Since recovery from a serious accident with long term if not life-altering injuries can lead an injury victim to depression, it’s understandable that they may have been prescribed antidepressants.

These injury victims need to know that taking Motrin or Aleve with those antidepressants may cause them even more serious bodily harm.

Taking NSAIDs can also impact the digestive system in a bad way. Even at low doses, these pain pills can cause bleeding ulcers (which can be fatal in some cases) as well as permanent liver damage.

Furthermore, injury victims should be aware that they are studies out there that show taking NSAIDs can mean they will need longer time to recover from their fractures. Studies are showing that taking NSAIDs can impede the body’s ability to heal broken bones.

Recovery from a serious accident and severe injury will come with days, weeks, or months of pain – and medicating that pain is a good thing. However, accident victims should be informed and monitored closely by their treating physicians during their recovery to insure that the use of NSAIDs isn’t creating another personal injury for someone who has already been the victim of someone’s negligence and bad judgment.

New FDA Warning of Dangers From Taking NSAIDs (like Motrin, Aleve, and Advil)

July 21st, 2015 by admin

At school, kids complaining of pain may be given a “non-steroidal anti-inflammatory drug” (NSAID); so may some working on the job, a patient at the doctor’s office or in the dentist’s chair; as well as anyone here in Indiana or Illinois that watches TV or listens to their car radio.  The advertisements for Motrin, Aleve, Advil, and all those other popular pain medications seem to be airing all the time.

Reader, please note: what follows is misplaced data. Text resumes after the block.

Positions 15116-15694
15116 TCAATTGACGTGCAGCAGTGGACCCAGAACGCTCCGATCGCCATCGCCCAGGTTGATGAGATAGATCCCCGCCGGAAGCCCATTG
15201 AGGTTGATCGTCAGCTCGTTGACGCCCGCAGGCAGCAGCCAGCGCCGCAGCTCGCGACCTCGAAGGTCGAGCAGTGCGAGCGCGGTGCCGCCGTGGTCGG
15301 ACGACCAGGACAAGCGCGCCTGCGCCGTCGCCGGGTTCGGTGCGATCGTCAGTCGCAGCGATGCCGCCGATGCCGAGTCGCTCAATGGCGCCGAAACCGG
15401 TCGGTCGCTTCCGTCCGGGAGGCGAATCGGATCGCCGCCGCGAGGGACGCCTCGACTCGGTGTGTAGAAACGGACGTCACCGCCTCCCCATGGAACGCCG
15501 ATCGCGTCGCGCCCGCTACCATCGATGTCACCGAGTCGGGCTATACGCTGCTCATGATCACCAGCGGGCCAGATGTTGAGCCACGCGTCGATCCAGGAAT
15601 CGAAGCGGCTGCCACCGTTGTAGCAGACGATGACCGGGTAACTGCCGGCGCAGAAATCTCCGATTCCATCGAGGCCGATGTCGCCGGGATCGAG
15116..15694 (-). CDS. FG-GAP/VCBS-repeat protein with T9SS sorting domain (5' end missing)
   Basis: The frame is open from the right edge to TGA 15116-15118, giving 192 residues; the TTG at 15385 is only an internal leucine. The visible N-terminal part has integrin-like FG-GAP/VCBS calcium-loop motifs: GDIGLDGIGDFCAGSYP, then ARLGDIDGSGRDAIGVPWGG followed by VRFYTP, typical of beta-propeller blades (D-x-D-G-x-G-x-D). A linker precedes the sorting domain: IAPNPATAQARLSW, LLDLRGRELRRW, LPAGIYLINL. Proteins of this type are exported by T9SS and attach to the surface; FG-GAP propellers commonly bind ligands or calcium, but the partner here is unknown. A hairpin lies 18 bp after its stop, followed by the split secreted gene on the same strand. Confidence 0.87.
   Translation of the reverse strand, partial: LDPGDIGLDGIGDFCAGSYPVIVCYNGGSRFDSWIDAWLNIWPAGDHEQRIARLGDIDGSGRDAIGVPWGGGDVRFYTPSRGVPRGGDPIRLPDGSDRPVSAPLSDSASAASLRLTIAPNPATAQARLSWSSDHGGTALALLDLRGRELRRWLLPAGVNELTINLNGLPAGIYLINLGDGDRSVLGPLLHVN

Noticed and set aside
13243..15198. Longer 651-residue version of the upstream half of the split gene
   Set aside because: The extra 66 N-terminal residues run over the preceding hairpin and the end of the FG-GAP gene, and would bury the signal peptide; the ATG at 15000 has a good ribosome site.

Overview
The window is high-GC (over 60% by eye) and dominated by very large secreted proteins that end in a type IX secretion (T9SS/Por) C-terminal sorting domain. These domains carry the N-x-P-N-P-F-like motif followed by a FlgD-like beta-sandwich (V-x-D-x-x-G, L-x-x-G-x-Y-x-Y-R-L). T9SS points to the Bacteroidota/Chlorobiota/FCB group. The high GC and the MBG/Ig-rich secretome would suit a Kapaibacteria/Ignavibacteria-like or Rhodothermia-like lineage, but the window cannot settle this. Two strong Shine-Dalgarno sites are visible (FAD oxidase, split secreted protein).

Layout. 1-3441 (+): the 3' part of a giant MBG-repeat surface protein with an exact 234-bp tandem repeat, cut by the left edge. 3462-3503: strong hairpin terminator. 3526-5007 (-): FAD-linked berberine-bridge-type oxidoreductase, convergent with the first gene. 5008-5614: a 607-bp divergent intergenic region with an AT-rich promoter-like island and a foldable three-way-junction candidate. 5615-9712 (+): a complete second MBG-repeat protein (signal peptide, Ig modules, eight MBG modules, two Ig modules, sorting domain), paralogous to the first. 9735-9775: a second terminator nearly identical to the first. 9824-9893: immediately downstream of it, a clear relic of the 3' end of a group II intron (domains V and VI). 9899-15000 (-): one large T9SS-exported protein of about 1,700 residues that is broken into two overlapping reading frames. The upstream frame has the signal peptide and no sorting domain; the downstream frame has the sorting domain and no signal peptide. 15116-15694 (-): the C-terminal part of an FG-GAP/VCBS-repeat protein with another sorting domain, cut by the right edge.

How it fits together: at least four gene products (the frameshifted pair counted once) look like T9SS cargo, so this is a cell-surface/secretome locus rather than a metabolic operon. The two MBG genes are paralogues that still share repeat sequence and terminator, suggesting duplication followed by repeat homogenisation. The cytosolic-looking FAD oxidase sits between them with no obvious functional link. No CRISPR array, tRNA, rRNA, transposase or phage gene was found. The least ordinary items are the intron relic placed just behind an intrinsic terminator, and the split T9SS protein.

However, the risk of being hurt from taking one of these pain medications, or exacerbating an existing injury or medical condition resulting from an accident, by taking one of these drugs, is serious.  And, according to the Food and Drug Administration, it’s even more dangerous than many people realized.

New FDA Warning for Pain Medication NSAIDs

So much so, that the FDA is making the drug companies put new warnings on the product labels for all these NSAIDs.  The new drug labels must explain that taking one of these very, very popular pain pills can increase the risk of a life-threatening heart attack or stroke.